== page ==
Next, the third velocity estimator 33 calculates the velocity using Equations (8) and (9) as simultaneous equations. The velocity identified using these two equations is the genuine velocity V which is not affected by the absolute value a of the average frequency modulation factor.

Accordingly, the frequency modulation factor ratio estimator 34 calculates the average frequency modulation factor ratio p from the true velocity V calculated by the third velocity estimator 33 and the velocity V_{1} calculated by the first velocity estimator 32. Using this p, i.e. by multiplying R_{1} by p, the second distance estimator 35 estimates the true R.

With the above configuration, distances and velocities close to their true values may be estimated even if an error exists in the absolute value of the average frequency modulation factor.

However, the FMCW radar with the configuration detailed in the first example may cause an error in the calculated distance and velocity if there is a difference between the actual value and the value previously set for calculating the distance and velocity related to the slope of the average frequency modulation by the triangular wave, i.e., the absolute value of the average frequency modulation factor which is a change in the frequency per unit time.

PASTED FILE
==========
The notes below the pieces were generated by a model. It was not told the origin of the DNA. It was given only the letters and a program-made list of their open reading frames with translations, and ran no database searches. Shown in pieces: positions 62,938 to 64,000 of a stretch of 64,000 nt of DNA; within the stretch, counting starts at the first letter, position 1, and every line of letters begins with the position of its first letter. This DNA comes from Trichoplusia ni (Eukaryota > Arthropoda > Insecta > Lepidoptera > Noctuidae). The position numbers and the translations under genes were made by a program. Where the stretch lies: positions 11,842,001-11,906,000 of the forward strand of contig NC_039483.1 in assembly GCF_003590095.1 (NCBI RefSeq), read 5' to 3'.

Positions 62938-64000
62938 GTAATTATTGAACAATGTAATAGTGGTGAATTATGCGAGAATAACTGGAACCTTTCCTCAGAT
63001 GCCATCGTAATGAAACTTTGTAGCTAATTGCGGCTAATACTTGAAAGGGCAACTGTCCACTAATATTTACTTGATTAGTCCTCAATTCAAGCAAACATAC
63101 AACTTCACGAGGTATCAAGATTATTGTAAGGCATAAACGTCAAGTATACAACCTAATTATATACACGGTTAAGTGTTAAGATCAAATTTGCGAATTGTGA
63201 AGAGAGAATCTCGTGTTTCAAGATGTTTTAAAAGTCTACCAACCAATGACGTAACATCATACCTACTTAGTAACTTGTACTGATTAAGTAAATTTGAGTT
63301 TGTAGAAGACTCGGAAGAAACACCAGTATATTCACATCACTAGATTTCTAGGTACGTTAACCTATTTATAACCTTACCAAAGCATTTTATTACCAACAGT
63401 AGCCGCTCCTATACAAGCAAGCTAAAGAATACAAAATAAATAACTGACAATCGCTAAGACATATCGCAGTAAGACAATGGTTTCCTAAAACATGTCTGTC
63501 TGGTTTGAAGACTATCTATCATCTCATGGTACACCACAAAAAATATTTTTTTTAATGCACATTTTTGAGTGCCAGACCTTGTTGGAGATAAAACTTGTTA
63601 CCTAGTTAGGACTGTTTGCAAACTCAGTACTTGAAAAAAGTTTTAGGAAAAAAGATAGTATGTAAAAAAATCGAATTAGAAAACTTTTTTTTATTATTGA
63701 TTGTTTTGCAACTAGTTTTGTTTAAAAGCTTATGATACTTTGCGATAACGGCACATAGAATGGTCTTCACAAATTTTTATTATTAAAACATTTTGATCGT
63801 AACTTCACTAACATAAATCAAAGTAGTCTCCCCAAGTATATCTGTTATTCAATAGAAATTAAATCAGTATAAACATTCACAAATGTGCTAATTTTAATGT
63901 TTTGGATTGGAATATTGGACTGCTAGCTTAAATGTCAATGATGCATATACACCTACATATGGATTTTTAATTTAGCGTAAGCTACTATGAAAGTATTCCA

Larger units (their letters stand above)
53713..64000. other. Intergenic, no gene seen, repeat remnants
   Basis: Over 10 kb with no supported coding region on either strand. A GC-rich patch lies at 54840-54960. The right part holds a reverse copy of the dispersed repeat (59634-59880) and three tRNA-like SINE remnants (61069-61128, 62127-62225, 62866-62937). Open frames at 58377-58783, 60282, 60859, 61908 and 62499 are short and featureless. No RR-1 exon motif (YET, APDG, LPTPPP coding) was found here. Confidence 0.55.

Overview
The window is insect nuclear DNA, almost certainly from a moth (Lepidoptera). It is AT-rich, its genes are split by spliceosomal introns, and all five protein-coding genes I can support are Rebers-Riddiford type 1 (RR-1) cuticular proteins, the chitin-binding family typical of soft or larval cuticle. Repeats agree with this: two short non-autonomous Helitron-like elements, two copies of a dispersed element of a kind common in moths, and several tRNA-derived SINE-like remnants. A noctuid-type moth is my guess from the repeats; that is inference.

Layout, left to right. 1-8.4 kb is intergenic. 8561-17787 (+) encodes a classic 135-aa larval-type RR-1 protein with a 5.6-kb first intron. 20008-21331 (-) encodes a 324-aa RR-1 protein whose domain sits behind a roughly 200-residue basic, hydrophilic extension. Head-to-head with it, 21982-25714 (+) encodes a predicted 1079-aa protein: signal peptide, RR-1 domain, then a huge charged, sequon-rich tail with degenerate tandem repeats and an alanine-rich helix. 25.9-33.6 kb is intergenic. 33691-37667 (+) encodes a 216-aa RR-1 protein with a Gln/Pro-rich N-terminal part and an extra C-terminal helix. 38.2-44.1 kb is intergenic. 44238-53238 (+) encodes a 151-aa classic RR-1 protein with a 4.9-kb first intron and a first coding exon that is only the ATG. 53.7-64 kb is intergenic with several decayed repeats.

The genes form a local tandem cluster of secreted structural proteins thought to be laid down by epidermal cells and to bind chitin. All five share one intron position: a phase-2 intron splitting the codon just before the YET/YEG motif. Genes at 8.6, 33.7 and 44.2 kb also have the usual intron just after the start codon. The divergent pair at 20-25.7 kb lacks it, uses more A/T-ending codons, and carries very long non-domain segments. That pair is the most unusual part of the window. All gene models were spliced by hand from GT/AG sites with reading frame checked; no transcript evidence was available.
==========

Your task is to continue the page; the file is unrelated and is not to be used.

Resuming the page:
The FMCW radar with the configuration as detailed in the second example can handle an error in the absolute values of the frequency modulation factor for upward and downward slopes. However, in this radar of the prior art, the absolute values of the frequency modulation factor for the upward slope and downward slopes are supposed to be completely equal as a precondition. If this precondition is not observed, the radar generates a large error in velocity, and the distance may be corrected using the velocity with this large error. Consequently, the aforementioned correction may instead have a detrimental effect.

For example, if the average frequency modulation factor ratio of the previously set absolute value a of the average frequency modulation factor for the upward and downward slopes of the triangular wave to the absolute value au of the true frequency modulation factor for the upward and downward slopes of the triangular wave is other than 1, the distance may deviate by an amount equivalent to the modulation factor ratio. If there is a difference in value between the upward and downward slopes, an error in velocity may be generated in proportion to this difference.

The present invention offers an FMCW radar capable of accurately identifying the relative distance and relative velocity up to a target object even if an error exists in the frequency modulation slopes of the triangular wave, i.e., unbalanced upward and downward slopes, or in the absolute value.